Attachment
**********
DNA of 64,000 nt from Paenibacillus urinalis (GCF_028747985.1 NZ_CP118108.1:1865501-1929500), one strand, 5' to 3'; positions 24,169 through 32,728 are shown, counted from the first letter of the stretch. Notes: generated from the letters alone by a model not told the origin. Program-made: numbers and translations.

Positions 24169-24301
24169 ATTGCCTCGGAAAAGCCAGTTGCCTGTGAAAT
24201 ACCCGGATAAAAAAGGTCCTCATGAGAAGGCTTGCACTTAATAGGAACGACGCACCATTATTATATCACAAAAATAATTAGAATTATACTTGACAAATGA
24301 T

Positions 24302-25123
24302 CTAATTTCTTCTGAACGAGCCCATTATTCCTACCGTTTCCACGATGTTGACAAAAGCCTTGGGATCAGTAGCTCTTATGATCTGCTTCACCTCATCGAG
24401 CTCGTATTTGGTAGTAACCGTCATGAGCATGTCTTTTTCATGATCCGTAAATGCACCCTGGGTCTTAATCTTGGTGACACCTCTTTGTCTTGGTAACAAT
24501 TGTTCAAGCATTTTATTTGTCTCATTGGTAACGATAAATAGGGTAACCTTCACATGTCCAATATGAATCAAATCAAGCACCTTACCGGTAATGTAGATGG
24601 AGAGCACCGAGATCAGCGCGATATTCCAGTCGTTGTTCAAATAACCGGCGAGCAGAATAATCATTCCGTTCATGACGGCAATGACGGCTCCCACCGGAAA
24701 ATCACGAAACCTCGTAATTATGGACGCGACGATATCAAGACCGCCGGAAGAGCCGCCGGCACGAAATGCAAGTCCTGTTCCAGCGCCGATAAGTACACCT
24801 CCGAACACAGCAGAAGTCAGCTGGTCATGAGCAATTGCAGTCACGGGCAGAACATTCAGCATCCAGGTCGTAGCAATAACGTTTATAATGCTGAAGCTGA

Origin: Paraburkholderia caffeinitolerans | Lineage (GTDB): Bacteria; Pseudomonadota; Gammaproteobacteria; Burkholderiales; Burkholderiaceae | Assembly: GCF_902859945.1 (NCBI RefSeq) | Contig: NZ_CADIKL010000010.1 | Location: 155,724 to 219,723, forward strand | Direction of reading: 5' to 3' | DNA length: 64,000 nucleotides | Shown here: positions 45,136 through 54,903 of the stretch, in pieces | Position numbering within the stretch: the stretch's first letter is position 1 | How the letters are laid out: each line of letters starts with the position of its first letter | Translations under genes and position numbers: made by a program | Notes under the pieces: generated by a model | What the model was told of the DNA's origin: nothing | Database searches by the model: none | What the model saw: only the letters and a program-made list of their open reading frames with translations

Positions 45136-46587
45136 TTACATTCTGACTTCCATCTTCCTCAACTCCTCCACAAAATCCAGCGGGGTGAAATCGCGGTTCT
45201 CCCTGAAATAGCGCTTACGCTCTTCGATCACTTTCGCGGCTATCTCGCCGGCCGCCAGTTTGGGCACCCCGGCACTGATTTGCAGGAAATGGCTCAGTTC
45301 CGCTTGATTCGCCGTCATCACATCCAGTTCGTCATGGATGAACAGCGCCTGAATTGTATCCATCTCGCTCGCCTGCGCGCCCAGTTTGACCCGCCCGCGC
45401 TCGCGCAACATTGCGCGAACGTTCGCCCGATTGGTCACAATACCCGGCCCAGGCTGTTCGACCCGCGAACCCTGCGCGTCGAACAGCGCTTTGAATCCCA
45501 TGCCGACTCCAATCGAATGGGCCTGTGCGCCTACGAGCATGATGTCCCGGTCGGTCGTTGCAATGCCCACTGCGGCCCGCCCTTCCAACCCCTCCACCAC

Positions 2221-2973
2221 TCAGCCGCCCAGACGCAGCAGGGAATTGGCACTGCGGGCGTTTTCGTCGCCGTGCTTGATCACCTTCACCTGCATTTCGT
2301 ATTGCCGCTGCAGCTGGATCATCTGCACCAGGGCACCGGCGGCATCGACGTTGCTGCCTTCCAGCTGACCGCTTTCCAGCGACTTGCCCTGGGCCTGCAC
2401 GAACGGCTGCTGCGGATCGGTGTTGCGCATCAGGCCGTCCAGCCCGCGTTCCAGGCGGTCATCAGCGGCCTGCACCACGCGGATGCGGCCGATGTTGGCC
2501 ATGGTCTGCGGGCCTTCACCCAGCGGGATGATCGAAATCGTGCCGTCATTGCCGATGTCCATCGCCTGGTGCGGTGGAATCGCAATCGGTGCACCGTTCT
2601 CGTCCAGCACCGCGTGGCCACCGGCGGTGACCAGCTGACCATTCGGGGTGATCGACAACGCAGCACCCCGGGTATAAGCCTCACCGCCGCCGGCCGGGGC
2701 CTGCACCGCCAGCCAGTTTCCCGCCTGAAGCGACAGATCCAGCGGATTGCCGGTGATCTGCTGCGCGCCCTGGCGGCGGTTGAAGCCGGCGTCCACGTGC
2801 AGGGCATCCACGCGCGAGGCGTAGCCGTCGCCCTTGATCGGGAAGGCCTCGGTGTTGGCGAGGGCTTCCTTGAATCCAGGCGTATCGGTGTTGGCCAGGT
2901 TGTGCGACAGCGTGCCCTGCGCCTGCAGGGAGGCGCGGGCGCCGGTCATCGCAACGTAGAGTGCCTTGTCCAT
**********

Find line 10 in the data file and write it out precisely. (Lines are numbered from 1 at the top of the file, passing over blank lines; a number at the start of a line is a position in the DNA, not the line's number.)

24601 AGAGCACCGAGATCAGCGCGATATTCCAGTCGTTGTTCAAATAACCGGCGAGCAGAATAATCATTCCGTTCATGACGGCAATGACGGCTCCCACCGGAAA